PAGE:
After the war, during which he worked for the Royal Air Force, Hill succeeded Greenwood as Professor of Medical Statistics and directed the Statistical Research Unit of the Medical Research Council (MRC). Between 1945 and his retirement in 1961 he directed research in a number of major projects, many of which were funded by the MRC.

In 1946 he persuaded two MRC committees to launch randomized controlled trials, one in preventive medicine to test a pertussis (whooping cough) vaccine, the other in clinical medicine to assess the effect of streptomycin in the treatment of pulmonary tuberculosis. The report on the latter (Medical Research Council, 1948) is generally regarded as marking the first randomized trial (Armitage, 1992). Hill had advocated randomization in his book, although he had not initially distinguished clearly between strictly random allocation and the more suspect method of alternation. The streptomycin trial was an opportunity to clarify his thoughts, and there followed a remarkable stream of writing on the principles of clinical trials including practical and ethical problems, exemplified by further trials supported by the MRC and other bodies. Many of these accounts are included in a volume of selected papers (Hill, 1962).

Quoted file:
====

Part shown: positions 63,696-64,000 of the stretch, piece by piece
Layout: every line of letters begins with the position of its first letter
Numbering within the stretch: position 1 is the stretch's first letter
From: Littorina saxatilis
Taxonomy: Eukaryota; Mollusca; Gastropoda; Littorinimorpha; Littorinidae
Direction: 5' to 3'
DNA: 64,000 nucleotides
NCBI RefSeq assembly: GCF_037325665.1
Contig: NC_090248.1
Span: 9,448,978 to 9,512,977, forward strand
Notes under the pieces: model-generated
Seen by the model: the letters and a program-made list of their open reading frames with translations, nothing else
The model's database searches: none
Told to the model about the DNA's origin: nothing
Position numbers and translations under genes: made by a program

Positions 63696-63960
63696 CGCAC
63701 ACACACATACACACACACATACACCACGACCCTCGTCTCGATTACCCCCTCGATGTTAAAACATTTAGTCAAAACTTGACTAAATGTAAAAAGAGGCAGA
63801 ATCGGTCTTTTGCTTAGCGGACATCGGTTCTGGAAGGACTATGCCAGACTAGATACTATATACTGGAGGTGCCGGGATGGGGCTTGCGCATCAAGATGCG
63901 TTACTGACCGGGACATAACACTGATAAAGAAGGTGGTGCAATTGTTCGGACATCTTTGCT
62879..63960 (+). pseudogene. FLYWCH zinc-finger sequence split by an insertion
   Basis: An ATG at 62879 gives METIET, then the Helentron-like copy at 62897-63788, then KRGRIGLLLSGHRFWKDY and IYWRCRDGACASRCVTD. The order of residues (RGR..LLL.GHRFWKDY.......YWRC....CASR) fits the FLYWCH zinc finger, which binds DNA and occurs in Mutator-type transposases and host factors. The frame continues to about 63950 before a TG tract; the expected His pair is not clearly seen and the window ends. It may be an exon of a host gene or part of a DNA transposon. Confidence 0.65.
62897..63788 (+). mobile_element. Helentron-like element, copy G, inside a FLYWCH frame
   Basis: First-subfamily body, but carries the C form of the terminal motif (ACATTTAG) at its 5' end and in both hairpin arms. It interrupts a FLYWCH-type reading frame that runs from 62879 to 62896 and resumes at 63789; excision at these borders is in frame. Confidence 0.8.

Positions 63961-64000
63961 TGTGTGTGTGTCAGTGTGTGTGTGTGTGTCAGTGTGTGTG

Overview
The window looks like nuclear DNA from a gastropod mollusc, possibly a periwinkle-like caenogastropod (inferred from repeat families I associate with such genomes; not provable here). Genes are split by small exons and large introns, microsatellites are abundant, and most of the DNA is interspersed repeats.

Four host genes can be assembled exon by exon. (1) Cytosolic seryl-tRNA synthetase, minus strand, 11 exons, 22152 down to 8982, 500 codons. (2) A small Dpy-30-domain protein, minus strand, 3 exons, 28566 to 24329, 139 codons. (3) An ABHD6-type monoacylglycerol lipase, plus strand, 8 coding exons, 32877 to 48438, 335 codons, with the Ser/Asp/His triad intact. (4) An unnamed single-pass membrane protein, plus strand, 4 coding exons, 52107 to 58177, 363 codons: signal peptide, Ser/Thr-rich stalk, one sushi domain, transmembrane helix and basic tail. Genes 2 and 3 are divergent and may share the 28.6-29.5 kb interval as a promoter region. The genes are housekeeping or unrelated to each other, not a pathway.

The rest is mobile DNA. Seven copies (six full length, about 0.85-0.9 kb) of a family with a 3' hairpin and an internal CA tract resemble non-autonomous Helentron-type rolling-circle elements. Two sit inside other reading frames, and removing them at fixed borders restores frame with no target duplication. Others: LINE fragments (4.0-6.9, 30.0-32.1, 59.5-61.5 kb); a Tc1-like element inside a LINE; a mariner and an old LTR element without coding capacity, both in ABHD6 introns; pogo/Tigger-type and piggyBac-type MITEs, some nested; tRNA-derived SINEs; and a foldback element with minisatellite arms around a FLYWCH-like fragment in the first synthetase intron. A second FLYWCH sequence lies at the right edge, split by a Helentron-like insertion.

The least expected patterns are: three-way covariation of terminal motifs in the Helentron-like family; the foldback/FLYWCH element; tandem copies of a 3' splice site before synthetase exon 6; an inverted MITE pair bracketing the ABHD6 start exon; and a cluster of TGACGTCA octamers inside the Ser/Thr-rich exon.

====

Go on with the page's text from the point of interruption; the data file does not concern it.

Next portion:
Meanwhile he launched, with Richard Doll, a major case-control study (Doll and Hill, 1950), comparing lung cancer patients with matched controls, which showed conclusively that smoking was the predominant risk factor. This was followed by other case-control studies, and, again with Doll, a long-term prospective study of smoking and health which demonstrated that lung cancer was not the only disease to be caused by smoking. This cohort study, which continued for several decades, was conducted on British doctors, an ideal population whose cooperation was testimony to the respect with which Hill's work was regarded by his medical colleagues. As with clinical trials, Hill accompanied his work on specific epidemiological projects with expositions of the principles to be followed in this field of research (Hill, 1962). In particular, in Hill (1965) he proposed nine criteria which should be satisfied before one could confidently claim that an association between a disease and a risk factor was causative. Hill was by nature a cautious man, and he had been careful initially to claim that a causal effect of smoking on lung cancer was only one of a number of possible explanations for the association. As the evidence mounted he accpeted the causal link as being overwhelmingly the most likely explanation, and was disturbed by sceptical remarks occasionally expressed by eminent scientists unwilling to take a commonsense view of the matter.